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1 hour ago, Sgt_Markoff said:

Maybe women are just bland in general? Yeah, you heard me. I said it out loud. Heck, its not like no one else ever commented on this before. Can anyone here wrap their heads around this concept without their cranium exploding? Talk to any guy who has boffed a lot of babes (as I have) and you will find this notion fully validated. Women are often boring and generic; which is why it is so thrilling to a man to find one he truly loves and is intrigued by.

Well, TCM taught me that women make lousy directors, so you may just have a point.

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5 hours ago, Kay said:

So then... what am I even saying with this thread? 

When I first saw the thread title, I thought it was about women playing diverse characters on screen. But then I realized you meant a diverse range of actress types. Though you have to ask yourself, how many different "types" are there in Hollywood?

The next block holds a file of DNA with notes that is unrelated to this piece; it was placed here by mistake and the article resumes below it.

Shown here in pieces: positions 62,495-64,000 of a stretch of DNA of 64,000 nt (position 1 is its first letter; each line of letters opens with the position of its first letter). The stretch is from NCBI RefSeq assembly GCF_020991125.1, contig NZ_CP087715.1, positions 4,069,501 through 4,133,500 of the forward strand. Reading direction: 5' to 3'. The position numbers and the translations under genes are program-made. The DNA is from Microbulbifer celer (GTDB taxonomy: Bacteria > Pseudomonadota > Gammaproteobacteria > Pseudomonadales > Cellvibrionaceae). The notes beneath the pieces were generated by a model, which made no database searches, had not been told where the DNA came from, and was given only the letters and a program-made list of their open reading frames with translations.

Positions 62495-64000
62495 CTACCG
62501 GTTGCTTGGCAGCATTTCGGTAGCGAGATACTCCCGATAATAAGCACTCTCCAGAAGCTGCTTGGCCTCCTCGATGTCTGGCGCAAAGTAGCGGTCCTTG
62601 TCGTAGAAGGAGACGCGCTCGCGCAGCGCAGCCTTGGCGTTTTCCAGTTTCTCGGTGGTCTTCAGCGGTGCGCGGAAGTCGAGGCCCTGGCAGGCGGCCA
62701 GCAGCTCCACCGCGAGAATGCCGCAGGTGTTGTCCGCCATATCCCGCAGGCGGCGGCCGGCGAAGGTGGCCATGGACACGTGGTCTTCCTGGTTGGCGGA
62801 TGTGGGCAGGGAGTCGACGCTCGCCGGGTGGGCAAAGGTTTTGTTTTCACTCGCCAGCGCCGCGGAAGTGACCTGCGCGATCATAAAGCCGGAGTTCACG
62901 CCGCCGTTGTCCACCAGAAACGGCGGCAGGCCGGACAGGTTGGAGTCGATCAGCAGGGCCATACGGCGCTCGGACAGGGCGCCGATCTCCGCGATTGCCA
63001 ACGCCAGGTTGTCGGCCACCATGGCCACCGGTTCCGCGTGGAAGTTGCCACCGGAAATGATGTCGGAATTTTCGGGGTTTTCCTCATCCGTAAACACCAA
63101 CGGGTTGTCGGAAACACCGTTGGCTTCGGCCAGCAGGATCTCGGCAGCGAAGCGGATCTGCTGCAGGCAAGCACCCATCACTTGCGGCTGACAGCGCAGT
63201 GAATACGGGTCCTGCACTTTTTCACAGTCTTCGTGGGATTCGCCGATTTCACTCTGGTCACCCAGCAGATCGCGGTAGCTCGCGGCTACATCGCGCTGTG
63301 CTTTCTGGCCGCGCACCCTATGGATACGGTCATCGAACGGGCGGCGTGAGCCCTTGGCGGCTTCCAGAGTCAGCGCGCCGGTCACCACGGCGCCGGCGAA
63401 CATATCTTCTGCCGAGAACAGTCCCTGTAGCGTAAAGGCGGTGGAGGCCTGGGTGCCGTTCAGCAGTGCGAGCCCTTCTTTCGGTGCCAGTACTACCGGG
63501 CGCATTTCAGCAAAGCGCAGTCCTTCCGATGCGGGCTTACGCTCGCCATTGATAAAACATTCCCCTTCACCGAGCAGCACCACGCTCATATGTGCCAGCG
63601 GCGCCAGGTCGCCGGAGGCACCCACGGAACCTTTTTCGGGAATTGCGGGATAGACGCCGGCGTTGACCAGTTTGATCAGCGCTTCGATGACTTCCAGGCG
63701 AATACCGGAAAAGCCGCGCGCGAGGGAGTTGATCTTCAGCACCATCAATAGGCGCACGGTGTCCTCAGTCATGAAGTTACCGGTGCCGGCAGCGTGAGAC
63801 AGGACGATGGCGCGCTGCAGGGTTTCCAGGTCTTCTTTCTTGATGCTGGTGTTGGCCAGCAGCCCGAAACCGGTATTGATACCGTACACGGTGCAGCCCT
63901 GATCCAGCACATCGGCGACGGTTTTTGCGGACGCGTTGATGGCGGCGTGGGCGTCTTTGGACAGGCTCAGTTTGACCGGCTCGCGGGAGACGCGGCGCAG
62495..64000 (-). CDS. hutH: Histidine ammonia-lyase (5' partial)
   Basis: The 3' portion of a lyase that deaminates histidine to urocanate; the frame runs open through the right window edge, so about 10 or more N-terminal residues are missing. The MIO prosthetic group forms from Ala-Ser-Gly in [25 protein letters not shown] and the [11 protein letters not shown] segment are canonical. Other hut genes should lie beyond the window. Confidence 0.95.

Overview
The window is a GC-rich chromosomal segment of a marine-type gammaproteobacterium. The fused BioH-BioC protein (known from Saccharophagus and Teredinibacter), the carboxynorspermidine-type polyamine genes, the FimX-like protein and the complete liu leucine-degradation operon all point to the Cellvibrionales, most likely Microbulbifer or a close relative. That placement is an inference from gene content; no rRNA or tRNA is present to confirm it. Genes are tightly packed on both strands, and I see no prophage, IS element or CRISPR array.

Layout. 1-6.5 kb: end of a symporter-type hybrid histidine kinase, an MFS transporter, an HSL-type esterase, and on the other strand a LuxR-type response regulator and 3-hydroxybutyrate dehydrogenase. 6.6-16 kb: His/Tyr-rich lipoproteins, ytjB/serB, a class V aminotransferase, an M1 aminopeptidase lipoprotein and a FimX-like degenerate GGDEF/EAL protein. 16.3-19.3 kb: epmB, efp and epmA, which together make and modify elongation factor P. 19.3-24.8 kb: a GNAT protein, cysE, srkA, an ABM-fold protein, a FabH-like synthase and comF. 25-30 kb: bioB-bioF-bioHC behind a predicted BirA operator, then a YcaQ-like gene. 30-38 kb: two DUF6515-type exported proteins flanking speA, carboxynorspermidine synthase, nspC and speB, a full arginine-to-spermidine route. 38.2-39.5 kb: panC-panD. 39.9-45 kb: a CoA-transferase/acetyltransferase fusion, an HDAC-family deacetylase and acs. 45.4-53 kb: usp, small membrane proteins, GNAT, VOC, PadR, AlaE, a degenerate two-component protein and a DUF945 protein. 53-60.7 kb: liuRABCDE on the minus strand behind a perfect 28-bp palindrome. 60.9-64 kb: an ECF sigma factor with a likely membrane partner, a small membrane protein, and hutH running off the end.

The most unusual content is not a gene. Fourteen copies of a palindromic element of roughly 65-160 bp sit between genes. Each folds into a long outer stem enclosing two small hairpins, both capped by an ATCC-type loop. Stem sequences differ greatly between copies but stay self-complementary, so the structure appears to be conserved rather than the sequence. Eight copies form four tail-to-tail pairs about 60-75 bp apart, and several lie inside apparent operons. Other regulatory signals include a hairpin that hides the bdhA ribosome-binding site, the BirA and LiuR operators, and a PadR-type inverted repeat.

Obviously Sophia Loren is a different type than Judy Holliday who's a different type than Glenn Close.

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7 hours ago, Sgt_Markoff said:

Maybe women are just bland in general? Yeah, you heard me. I said it out loud. Heck, its not like no one else ever commented on this before. Can anyone here wrap their heads around this concept without their cranium exploding? Talk to any guy who has boffed a lot of babes (as I have) and you will find this notion fully validated. Women are often boring and generic; which is why it is so thrilling to a man to find one he truly loves and is intrigued by.

Well, not being the Lothario you lie...er...CLAIM to be  ;) .....   I WAS lucky enough to find such a woman, and yep, it was thrilling.

I'm amused at the OP's claims.  Sounds quite a bit like she's name dropping.  I mean, I'd NEVER consider including HUME CRONYN  in a list of "showy, animated" villains.